1. Customizable solutions and data portability. Does this vendor specialize in only one solution, or can they recommend a strategy that includes private, public and hybrid cloud to meet your needs on multiple platforms? Ensure your potential partner can customize solutions to deliver data in whatever form you need. Also, research the Egress fees and what ability you have to control those costs.
  2. A well-defined process for infrastructure migration. Ensure your IaaS provider has a proven history of migration success following a transparent process. Vendors are used to explaining their process, so be sure to ask about it during your discussion.
  3. Detailed support levels in service-level agreements (SLAs). Cloud providers base their reputation on maintaining business continuity, so they often enhance their support to stay competitive. An ideal IaaS provider outlines 24/7/365 support with on-call service from qualified technologists in their SLAs.
  4. Top-tier security and experience meeting regulatory requirements. Escalating cybersecurity threats means security should be a priority for IaaS providers. Be upfront about your data protection needs, and any quality IaaS provider should readily explain how their technology defends against cyber attacks. If you have compliance or industry requirements, make sure that they have expertise with those too.
  5. Data center expertise with the ability to advise on both on-premises and cloud solutions. The growing importance of cloud means any IaaS provider you choose must be able to advise on both on-premises and cloud solutions. This hybrid model ensures your infrastructure provides an ROI while maintaining business continuity.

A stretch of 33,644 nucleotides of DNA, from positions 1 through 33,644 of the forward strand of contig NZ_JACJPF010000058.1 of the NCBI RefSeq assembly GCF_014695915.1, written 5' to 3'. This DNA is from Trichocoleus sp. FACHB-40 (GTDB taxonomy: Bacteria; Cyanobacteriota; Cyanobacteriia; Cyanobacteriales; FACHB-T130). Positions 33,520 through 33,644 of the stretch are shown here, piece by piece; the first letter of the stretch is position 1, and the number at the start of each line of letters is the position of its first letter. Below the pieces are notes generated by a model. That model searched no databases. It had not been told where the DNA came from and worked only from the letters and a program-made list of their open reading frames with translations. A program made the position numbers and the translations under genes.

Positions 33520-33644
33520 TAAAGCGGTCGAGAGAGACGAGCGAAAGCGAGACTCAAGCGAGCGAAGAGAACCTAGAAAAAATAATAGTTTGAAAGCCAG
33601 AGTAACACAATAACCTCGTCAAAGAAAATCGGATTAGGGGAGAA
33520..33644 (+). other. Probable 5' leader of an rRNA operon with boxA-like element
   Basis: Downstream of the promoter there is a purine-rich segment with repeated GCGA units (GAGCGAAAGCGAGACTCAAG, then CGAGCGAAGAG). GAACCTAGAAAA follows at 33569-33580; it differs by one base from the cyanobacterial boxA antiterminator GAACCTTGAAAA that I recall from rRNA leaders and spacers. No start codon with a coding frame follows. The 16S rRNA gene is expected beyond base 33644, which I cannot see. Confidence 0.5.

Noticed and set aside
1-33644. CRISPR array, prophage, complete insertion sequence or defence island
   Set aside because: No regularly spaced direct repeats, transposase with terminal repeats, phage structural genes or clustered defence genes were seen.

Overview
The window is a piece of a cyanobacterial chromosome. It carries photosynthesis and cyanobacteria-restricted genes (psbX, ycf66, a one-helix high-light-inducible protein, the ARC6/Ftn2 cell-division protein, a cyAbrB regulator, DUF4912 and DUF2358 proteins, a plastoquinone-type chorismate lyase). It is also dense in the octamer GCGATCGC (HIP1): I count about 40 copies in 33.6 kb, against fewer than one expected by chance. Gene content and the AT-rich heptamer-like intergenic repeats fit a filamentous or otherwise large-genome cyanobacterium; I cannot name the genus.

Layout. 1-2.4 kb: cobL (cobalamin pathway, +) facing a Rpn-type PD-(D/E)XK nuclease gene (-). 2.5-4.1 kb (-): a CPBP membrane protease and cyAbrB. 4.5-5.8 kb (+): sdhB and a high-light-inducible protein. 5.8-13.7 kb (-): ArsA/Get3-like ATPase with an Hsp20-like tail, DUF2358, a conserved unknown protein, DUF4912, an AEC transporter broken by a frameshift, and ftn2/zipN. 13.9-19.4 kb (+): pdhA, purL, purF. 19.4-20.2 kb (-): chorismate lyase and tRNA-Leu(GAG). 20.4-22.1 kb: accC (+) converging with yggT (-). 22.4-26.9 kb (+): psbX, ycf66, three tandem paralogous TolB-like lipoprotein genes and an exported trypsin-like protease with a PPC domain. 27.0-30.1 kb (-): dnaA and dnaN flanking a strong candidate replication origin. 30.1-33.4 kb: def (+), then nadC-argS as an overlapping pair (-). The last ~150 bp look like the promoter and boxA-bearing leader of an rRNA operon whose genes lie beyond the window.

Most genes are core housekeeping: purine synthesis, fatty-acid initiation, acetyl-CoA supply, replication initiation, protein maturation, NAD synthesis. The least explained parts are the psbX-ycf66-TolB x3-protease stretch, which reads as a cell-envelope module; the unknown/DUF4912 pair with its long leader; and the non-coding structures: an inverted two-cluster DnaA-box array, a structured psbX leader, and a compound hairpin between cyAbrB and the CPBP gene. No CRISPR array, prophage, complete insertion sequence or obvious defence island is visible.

6. Brand-name technology with trials before committing. Even though the differences between offerings might not be obvious at first, it's important to make sure partners use reputable commercial names for their underlying technology. This includes brands such as HPE, Nutanix or Aruba because they've proven the effectiveness of their technology. In addition, ask for a proof of concept. If a potential partner can't provide a proof-of-concept environment, they might not be able to support you in the way you'd like.
  7. Unbiased approach to recommendations. It's essential to work with a vendor who's technology agnostic. Unbiased consultants can recommend strategic options for your needs, rather than the solution they're required to push. Ask questions such as, "Which companies do you have partnerships with?" and "Are you able to advise on competing solutions?"

Having candid conversations that address the above criteria can help you quickly identify winners and losers in your search for an IaaS provider. Your IaaS vendor should serve as a true partner, able to provide technology advice and a comprehensive strategy specific to your business goals.

Hannah ConeyHannah Coney

About Hannah Coney

Hannah Coney leads ComportSecure's suite of cloud-based solutions. Her expertise in BaaS, DRaaS, IaaS and managed IT services helps customers navigate the transition to the cloud and optimize IT environments.